My 1st Day of School

At the age of 33 and 3/4’s, I’m having another first day of school.  When we were talking about moving to Philly, and knowing that I couldn’t work, we always looked at school as an option.  I didn’t want to just ‘fill my time’, but ‘do something meaningful’ that would lead me to the mysterious next step.  After mulling over programs at UPENN, and Princeton, I found the Certificate in Applied Positive Psychology (CAPP) facilitated by the Flourishing Center.  It excited me like no school has done before, so I trusted my gut and I applied.  And today, here I am beginning my 8 month journey.  And to kick things off, I have 16 hours of class over a Saturday and Sunday.

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Like parents dropping off their child for the first day of kindergarten, my partner Derrick and dog Prim walk me to the building where my class will take place.  I adjust my glasses (which I usually wear when I first meet people and I’m a little nervous), give them a big hug, and take a deep grounding breath.  Even after all this time, I still have those first day of school jitters.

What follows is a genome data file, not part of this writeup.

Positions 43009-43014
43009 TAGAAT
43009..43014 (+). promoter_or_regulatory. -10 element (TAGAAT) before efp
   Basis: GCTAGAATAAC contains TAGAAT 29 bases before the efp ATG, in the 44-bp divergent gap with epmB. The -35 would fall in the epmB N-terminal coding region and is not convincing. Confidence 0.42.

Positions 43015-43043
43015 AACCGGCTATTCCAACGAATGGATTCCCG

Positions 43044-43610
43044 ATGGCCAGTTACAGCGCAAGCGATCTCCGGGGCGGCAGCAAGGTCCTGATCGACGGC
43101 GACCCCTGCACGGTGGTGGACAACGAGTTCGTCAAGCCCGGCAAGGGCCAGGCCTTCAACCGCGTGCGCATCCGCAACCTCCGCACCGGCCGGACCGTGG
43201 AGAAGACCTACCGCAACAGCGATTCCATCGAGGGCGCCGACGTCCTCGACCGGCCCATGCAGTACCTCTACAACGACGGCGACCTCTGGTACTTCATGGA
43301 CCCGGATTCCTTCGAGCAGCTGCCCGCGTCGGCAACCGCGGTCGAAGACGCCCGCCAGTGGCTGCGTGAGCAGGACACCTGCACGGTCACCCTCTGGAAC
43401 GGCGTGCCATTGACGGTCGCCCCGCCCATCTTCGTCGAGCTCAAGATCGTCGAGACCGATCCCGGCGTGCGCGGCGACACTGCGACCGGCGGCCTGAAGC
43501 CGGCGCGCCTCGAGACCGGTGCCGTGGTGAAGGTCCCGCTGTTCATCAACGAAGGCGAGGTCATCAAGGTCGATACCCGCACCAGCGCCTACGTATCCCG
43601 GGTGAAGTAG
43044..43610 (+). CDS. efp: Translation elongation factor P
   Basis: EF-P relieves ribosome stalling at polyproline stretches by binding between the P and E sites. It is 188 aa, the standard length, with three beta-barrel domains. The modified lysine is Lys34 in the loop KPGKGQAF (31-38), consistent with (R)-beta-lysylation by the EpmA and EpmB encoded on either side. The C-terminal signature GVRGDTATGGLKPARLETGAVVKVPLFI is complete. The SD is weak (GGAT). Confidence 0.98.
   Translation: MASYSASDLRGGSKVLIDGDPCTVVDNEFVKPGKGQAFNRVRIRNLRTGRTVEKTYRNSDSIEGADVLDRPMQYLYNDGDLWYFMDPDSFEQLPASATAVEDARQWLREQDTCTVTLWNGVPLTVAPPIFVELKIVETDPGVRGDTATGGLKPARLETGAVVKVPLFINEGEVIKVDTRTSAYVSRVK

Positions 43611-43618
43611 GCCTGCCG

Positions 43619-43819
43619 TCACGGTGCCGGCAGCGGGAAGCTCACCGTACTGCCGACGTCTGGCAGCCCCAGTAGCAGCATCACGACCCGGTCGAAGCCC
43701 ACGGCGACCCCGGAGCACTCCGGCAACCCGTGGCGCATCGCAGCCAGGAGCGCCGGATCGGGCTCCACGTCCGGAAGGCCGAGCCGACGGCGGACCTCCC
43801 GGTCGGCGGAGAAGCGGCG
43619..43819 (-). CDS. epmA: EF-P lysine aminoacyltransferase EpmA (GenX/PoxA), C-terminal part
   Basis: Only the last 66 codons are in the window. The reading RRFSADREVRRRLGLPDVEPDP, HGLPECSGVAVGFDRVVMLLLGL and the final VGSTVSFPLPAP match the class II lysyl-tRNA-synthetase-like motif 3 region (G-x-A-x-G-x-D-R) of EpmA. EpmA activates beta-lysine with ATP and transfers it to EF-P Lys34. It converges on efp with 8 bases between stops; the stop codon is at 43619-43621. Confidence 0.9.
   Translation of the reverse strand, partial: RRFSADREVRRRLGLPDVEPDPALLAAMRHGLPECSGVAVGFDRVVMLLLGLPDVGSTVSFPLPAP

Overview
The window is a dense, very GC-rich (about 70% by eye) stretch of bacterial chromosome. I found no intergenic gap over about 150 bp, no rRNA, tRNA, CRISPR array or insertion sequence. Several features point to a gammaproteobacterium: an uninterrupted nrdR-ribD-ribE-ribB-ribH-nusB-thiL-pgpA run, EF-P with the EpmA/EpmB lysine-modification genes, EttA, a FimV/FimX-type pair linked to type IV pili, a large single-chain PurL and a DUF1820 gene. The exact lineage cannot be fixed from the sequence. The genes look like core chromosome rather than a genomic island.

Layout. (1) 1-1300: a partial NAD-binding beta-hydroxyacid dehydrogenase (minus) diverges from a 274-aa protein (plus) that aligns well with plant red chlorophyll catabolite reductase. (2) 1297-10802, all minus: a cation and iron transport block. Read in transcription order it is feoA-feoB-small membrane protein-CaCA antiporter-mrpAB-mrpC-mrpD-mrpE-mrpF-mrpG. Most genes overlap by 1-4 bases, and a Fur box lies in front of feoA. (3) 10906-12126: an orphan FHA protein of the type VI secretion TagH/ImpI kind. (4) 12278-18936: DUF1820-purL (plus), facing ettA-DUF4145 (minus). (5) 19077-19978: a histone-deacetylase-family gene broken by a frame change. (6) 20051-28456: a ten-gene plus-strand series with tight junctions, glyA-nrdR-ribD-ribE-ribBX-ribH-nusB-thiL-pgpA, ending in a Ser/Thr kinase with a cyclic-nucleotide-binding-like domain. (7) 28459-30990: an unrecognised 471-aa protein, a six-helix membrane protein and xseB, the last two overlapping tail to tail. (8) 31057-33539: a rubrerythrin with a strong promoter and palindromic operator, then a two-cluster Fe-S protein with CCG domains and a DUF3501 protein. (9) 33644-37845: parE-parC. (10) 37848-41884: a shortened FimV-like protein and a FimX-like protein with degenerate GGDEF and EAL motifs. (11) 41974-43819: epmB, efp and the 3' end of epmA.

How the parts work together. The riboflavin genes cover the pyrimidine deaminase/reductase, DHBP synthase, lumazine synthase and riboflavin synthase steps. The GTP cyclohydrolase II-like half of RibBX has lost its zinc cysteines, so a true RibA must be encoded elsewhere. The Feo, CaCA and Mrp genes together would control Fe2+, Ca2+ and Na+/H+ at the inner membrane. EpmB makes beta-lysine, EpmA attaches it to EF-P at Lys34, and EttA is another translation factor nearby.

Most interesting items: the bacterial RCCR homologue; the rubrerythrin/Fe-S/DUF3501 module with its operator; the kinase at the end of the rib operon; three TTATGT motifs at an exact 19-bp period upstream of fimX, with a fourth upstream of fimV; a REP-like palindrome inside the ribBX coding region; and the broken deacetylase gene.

I walk in.  It’s a beautiful modern conference style space with about 40 seats making a horseshoe shape.  I find a seat near the back, fiddle with my glasses, and scan the room full of my 40 new classmates.  What I love about post post secondary, is how the classes are just so diverse.  Age wise, experience wise, everything wise.  I make small chat with the people next to me, and finger though the 575 page textbook.  I get the feeling that this program will be a really good thing, and subconsciously I remove my glasses.  Our instructor welcomes us, and begins with the inventible first question: Share with the class what brought you here.  I’m about in the middle, so it’s just enough time to get lost in the other people’s introductions, and overthink my own response.  When it’s my turn, I realize that I don’t actually know, and I blurt out, “I’m Mike.  I’m Canadian.  I’m retired… sort of. Uh, yeah”.  I’m also the person who said if I could spend a day with anyone, I would hang out with Britney Spears and she could teach me how to dance.  Uh, can I answer that question again please?  Luckily, I’m in room full of people who are looking for potential in people, and who are studying happiness, and one of the first things we learn is to let go of judgement.  I think I’m in the right class.